from the Edmonton Journal,
Joe Juneau has taken up a coaching job in Kuujjuaq, Nunavik, where he will lead a push to improve hockey facilities, and to provide education to Inuit children plagued by poverty, criminality and dropping out of school.
“It’s going to be a great adventure, not only for me, but also for my family,” says Juneau, who ended his 12-year NHL career at the end of the 2003-04 season as a member of the Montreal Canadiens.
Juneau first went to Nunavik for a vacation last spring. “I really fell in love with the extraordinary beauty of the place. And with its people,” he says.
But he was struck by the neglected state of hockey facilities and the lack of hockey organization in the Inuit villages he visited.
from the Columbus Dispatch,
All indications are the Blue Jackets are done shopping for the summer.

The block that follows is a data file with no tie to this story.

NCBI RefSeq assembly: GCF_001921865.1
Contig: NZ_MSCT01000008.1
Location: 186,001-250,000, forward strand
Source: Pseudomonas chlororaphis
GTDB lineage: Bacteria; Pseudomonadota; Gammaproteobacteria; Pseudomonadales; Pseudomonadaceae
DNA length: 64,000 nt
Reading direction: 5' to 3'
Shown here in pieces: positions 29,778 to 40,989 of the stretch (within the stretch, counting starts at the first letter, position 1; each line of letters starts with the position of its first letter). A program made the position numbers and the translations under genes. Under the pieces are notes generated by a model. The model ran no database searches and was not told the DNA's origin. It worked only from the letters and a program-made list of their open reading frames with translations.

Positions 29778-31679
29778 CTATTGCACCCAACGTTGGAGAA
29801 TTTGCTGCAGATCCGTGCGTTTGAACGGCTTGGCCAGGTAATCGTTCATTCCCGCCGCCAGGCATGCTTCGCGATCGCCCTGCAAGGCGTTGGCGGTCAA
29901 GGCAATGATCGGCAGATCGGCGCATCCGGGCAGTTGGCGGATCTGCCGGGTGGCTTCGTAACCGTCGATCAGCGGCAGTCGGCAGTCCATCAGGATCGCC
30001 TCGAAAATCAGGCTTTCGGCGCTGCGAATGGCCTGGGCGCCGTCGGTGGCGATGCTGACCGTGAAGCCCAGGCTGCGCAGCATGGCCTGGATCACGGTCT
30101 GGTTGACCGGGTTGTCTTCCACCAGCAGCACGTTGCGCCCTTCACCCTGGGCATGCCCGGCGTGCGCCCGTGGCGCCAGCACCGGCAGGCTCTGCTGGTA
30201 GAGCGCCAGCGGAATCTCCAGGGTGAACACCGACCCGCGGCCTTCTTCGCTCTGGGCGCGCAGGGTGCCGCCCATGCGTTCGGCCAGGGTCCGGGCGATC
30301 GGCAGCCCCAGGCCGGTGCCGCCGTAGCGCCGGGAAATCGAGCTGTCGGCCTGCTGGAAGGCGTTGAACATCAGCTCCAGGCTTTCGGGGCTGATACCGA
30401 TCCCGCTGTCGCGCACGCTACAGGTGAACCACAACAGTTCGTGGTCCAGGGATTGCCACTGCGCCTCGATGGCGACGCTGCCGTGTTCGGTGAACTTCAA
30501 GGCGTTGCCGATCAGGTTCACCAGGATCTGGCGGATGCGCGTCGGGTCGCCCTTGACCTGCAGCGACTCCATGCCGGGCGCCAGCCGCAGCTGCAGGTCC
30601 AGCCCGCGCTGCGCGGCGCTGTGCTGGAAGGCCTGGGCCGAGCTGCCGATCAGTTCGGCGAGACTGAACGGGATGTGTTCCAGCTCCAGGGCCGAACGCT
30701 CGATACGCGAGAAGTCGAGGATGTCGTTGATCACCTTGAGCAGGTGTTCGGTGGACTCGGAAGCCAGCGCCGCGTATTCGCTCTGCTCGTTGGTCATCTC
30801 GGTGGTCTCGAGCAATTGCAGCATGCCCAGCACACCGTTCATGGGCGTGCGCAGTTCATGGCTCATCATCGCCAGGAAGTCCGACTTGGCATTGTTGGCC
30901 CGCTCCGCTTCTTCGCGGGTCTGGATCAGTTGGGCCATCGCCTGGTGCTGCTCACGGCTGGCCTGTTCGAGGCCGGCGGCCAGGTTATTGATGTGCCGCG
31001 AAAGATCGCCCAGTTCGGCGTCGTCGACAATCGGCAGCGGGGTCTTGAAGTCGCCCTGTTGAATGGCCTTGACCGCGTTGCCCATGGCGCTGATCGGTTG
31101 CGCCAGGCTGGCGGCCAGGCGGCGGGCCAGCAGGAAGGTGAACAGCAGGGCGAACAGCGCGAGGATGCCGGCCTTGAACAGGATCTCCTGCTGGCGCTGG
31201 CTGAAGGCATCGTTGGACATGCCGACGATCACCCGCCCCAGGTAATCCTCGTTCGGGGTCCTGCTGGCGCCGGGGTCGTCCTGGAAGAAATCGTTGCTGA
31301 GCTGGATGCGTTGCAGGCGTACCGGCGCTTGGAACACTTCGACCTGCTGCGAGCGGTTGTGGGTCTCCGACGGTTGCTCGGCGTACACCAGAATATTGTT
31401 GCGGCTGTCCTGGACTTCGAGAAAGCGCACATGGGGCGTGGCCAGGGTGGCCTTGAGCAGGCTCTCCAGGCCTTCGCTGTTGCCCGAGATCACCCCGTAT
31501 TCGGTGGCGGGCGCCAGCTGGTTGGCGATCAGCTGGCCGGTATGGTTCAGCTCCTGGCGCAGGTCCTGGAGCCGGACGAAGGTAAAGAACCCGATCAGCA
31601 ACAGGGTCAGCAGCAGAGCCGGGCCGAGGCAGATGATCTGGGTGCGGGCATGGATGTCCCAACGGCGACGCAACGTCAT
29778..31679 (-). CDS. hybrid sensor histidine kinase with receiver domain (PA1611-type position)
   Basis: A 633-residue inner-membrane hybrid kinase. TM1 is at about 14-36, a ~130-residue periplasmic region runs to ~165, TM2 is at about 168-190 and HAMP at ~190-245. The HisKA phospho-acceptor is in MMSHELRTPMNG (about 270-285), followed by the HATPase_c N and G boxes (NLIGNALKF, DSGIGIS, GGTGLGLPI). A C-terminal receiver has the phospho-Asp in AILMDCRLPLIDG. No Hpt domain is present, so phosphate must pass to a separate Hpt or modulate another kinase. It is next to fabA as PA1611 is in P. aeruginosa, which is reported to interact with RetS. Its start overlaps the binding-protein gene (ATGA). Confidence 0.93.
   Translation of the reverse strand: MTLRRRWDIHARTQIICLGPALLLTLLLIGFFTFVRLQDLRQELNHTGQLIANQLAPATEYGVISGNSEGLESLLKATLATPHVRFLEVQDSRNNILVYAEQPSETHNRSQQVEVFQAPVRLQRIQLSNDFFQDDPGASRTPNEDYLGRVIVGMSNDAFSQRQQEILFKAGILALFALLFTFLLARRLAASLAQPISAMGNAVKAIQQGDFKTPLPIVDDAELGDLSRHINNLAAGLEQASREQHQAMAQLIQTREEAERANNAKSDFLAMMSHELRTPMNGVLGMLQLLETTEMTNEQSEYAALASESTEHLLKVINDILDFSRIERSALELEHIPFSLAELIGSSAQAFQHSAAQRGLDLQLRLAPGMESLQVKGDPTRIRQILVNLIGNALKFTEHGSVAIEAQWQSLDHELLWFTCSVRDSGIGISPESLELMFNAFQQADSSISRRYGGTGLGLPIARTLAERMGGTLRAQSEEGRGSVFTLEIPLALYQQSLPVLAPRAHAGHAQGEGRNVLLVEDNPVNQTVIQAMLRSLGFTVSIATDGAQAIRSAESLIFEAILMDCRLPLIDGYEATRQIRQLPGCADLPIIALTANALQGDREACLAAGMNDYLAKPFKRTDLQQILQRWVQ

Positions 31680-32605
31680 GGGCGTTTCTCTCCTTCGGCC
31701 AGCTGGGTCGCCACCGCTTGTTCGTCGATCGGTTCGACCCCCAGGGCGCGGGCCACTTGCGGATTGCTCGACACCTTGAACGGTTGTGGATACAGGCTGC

Don’t they want to win?
“What would I say to that? I’d say we’re trying to build a championship club, and build it the right way,” Howson said. “I don’t believe a team like ours—where we’re at right now—can go for the quick fix and expect it to work.
“You don’t miss the playoffs by (23) points one year, add a high-priced free agent and make that leap. That just doesn’t happen. We’re at the point where this club needs to grow and needs to develop from within.”
About Kukla's Korner Hockey
Paul Kukla founded Kukla’s Korner in 2005 and the site has since become the must-read site on the ‘net for all the latest happenings around the NHL.
From breaking news to in-depth stories around the league, KK Hockey is updated with fresh stories all day long and will bring you the latest news as quickly as possible.
Email Paul anytime at firstname.lastname@example.org